That's right, as of this writing, the majority of ChromeOS "apps" are simply bookmarks.  Google is so Hell-bent on proving that the Internet is an applications platform that they have gone so far as to trick the user into thinking they are installing an application when they are really just making a bookmark to an existing website.  It's really rather ridiculous, the Web Store (where ChromeOS users go to download and purchase ChromeOS apps) is scarcely more than a repository of bookmarks that the user can search through and rate.  Oh, and purchase too; you can literally sell bookmarks on the ChromeOS Web Store.

The closest you can get to real applications on ChromeOS are Chrome Extensions, which are simply add-ons to the Chrome browser itself.  These vary from the handy to the inane, but on the whole they are all very simplistic.  There is only so much a browser add-on can do, after all.  These are also the same extensions you can get on the desktop version of Chrome, which means none of them are really making use of ChromeOS' APIs or unique features.

Even though I was faced with what seemed like intolerable limitations, I carried on with my duty to run ChromeOS and give Google feedback.  I found that after a few days I really did begin to adapt to a browser-only computer.  I even started to use more of Google's services, like Google Talk, since they were so tightly integrated into ChromeOS itself; surely part of Google's larger plan with ChromeOS.  Everything was going relatively well, until the night the Internet went out.

I was working on the CR-48, and when I clicked on the Gmail app I found it was unable to load.  I switched over to a tab that had Google open and tried a search, and sure enough that failed as well.  As a Comcast Internet customer, I am well accustomed to the Internet going out at random, and a quick glance over at the router showed that this was once again the case.  My first instinct was to simply work on something that didn't need the Internet, such as writing this article.  So I clicked on the Google Docs app so I could start writing... and then it hit me.

A wave of 21st century Lovecraftian horror grew over me as I realized that, without the Internet, the device in front of me was completely useless.  Write a document?  Not without Google Docs.  Play music?  Can't store anything on the local machine.  Play a game?  Surely you jest.  Write software?  Hell, I had a hard enough time with that when the Internet was still working.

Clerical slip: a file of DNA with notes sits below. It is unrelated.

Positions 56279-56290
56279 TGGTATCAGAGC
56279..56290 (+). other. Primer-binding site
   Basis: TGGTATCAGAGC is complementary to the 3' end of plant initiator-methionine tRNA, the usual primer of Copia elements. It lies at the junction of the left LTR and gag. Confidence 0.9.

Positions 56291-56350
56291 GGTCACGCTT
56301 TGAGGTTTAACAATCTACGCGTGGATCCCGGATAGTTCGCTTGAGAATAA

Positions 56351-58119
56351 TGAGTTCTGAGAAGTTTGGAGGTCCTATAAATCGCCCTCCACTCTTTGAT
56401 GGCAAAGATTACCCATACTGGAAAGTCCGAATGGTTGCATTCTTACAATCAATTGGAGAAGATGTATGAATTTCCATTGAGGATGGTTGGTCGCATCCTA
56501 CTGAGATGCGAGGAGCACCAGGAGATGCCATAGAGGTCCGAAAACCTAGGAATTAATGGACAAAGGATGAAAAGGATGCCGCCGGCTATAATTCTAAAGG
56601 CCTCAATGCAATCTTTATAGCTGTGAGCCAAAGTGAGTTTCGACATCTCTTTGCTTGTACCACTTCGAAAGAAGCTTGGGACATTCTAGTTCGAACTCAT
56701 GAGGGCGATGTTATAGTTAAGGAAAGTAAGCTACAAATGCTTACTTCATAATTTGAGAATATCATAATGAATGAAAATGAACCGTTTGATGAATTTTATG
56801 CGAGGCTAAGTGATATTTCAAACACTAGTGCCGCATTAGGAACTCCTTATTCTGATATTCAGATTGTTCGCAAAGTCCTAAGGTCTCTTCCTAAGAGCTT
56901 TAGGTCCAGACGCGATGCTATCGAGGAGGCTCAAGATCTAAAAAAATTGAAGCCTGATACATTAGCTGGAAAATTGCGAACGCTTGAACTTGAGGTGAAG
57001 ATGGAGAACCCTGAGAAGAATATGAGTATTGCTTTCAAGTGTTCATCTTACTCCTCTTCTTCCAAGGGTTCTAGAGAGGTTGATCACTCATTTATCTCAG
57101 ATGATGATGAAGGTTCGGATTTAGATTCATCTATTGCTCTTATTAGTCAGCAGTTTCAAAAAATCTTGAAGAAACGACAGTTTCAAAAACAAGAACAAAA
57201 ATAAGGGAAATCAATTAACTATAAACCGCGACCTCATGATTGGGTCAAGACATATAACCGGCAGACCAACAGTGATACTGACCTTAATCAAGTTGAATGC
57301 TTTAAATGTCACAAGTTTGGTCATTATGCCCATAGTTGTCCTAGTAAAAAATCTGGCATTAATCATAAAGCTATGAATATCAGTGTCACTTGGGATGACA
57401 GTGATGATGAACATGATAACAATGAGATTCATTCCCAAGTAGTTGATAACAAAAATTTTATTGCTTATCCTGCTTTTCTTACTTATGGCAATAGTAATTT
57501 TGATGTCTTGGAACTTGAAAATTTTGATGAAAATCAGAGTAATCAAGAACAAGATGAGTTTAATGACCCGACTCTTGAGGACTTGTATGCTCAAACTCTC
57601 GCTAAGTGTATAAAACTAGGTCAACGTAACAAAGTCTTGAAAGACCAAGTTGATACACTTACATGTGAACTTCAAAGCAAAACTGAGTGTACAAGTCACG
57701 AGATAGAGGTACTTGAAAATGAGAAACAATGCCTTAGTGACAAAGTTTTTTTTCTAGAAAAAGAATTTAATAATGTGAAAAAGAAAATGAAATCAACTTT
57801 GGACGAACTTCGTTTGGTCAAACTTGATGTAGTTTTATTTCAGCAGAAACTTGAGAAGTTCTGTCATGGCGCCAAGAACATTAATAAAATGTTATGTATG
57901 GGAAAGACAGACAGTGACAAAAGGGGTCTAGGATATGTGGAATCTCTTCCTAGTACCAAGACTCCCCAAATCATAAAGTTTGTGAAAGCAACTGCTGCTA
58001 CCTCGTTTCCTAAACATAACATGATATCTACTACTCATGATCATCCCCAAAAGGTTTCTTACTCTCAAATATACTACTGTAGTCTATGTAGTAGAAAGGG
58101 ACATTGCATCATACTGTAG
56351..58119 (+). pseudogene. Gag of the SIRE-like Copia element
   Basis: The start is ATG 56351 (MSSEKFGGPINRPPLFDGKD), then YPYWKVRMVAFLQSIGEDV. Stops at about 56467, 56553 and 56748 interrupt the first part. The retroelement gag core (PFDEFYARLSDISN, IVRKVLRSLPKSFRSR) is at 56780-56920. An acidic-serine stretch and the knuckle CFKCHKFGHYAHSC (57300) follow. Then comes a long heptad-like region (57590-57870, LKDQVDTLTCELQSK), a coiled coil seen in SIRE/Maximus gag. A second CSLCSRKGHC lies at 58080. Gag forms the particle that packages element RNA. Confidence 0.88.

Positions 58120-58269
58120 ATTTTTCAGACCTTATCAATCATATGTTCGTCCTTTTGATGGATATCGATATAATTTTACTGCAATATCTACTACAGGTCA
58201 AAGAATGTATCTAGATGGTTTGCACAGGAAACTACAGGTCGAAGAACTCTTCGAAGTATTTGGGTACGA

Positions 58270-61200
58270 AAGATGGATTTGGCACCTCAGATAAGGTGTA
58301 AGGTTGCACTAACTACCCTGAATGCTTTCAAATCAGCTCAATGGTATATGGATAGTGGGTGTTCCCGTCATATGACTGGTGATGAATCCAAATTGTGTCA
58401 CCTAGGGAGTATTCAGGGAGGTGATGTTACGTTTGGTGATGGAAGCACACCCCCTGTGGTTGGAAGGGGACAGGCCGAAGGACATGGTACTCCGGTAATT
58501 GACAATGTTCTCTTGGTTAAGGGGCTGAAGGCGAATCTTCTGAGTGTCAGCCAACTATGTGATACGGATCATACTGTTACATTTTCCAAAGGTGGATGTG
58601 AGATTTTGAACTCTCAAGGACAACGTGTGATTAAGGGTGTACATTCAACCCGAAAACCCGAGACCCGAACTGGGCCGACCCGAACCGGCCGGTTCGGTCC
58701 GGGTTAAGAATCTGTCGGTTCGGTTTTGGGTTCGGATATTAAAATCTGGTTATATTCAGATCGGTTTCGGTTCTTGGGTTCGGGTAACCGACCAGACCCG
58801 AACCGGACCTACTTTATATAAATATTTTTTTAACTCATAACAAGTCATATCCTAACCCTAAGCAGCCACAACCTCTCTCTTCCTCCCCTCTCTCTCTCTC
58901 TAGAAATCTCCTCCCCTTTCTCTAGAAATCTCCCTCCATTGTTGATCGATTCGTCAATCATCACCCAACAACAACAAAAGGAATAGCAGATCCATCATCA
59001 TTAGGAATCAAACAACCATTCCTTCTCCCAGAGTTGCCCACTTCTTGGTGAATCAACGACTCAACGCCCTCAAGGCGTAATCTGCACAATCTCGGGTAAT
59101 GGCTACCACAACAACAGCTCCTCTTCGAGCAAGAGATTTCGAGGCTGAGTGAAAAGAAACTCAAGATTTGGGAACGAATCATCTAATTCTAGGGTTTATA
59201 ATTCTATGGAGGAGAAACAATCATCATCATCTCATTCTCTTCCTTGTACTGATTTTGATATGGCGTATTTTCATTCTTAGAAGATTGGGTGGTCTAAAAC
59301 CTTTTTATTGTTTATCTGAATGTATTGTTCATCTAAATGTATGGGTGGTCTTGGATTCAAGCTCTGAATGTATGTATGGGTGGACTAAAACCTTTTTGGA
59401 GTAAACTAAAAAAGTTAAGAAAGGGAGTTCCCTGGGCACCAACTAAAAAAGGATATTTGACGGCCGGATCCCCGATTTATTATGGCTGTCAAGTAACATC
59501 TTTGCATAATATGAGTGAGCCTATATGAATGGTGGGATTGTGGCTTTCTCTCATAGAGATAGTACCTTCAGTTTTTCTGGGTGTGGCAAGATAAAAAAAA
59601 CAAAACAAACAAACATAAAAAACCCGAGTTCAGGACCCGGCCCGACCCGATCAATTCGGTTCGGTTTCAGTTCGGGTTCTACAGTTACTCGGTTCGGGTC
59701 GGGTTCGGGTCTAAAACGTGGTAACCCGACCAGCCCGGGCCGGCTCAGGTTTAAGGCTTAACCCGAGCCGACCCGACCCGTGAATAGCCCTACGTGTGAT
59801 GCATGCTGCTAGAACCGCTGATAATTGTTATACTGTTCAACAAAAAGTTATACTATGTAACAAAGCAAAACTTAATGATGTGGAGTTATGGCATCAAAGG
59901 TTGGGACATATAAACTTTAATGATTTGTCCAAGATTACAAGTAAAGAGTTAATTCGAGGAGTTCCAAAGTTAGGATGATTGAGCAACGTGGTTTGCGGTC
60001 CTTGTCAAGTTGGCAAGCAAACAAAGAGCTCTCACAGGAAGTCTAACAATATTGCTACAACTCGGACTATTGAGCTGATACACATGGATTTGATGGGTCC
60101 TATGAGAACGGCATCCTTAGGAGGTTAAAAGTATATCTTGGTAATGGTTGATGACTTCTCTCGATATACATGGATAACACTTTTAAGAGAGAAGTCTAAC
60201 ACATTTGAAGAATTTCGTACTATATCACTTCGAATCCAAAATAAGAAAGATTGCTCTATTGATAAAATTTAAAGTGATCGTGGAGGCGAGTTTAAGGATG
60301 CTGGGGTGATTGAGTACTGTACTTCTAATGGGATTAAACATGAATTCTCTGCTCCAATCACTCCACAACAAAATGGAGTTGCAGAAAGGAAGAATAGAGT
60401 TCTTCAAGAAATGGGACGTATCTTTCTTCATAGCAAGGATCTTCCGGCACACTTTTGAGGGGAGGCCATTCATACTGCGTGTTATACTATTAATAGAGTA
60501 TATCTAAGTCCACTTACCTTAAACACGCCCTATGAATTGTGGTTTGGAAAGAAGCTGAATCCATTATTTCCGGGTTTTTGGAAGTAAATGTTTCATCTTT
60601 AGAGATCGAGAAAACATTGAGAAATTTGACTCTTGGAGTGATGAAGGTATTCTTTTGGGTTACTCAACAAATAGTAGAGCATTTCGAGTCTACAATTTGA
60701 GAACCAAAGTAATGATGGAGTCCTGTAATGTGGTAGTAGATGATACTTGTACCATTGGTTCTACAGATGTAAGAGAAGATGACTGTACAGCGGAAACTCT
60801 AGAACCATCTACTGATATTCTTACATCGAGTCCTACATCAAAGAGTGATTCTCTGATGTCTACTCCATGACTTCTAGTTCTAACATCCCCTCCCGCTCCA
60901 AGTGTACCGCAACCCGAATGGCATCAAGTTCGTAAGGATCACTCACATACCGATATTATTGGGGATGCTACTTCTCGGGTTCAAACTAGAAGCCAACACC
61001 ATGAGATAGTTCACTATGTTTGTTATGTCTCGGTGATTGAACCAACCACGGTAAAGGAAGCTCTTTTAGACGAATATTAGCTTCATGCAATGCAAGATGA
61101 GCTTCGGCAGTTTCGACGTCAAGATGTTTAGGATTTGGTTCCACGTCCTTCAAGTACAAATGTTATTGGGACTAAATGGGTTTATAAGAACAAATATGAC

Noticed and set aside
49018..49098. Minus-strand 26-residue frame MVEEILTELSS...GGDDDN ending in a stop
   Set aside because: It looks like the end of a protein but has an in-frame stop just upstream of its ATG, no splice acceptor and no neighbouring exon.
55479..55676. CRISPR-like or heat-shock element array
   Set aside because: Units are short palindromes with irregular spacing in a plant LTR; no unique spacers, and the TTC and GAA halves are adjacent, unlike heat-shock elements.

It was a sobering wake-up call that the device sitting in front of me was most definitely not a computer in the sense I have become accustomed to.  It also reminded me that, while the Internet is certainly a very large part of what people do on their computers, it is assuredly not the only thing they do.  Not being able to write a document because the Internet is out is already absurd, but without the Internet I couldn't even get access to any of my files, which is absolutely unacceptable.

Cloud Conundrum

The night the Internet went out was a turning point for me and my CR-48, and not simply because I couldn't write a document.  With ChromeOS, I couldn't even get access to my own files unless I was on a decent Internet connection.  Which brings up a very interesting question: if I can't get to my files when I want them, are they still really my files?  If not, who's are they?

As far as impossibly large corporations go, Google has done a decent job of keeping itself on the side of good.  I don't really believe that Google themselves would somehow claim ownership of my documents, or allow a third-party to access them in their entirety.  But, Google makes it's money by selling targeted advertisements, and most of us are already aware of some of the ways Google matches the user with the ad.

By signing up for Gmail, for example, you agree to let Google pick keywords out of your messages and use those to show relevant advertisements.  My wife and infant daughter recently got into a car accident, and while I was writing an email to friends and family explaining what had happened, I noticed an advertisement for a sale at "Babies R Us" on new car seats.  Many people, maybe even most, would let something like that go without a second thought.  But the experience left me troubled, and I have to admit I am worried about that sort of technology being applied to my full text documents.

It isn't hard to imagine advertisers using keywords generated from text documents created with Google Docs in new and even more intrusive ways.  Typing up a letter of resignation?  Perhaps you would be interested in a career consultation?  Writing a journal entry about some stress you are having at work?  Perhaps you need suicide counseling!